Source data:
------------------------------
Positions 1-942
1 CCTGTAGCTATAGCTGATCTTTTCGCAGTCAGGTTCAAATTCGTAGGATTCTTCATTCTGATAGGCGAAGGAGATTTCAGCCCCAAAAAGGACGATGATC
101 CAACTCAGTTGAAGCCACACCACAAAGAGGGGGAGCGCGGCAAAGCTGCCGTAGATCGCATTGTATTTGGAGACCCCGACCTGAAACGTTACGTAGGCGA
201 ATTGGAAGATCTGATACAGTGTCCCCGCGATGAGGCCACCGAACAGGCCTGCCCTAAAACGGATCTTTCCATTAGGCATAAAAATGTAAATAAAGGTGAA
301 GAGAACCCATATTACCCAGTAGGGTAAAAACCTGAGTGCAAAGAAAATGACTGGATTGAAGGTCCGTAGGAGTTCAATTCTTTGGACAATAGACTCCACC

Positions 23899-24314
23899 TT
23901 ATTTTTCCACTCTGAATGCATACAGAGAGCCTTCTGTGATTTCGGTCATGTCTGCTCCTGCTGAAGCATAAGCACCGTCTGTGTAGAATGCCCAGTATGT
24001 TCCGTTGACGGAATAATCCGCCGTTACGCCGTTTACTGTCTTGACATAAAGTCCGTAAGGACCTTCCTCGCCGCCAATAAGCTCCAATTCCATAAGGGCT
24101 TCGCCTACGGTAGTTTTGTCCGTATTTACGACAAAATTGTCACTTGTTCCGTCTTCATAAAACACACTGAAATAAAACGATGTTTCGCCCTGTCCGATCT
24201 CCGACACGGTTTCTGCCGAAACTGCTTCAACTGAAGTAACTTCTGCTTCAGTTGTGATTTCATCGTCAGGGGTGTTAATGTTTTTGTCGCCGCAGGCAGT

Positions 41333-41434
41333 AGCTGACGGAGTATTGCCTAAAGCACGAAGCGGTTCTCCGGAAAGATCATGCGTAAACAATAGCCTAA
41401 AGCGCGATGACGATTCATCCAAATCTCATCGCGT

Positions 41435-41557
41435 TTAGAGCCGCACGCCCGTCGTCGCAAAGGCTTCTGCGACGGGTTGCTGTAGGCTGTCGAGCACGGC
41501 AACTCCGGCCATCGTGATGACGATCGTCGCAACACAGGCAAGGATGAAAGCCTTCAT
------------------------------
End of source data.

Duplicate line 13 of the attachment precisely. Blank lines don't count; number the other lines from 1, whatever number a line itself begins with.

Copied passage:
41333 AGCTGACGGAGTATTGCCTAAAGCACGAAGCGGTTCTCCGGAAAGATCATGCGTAAACAATAGCCTAA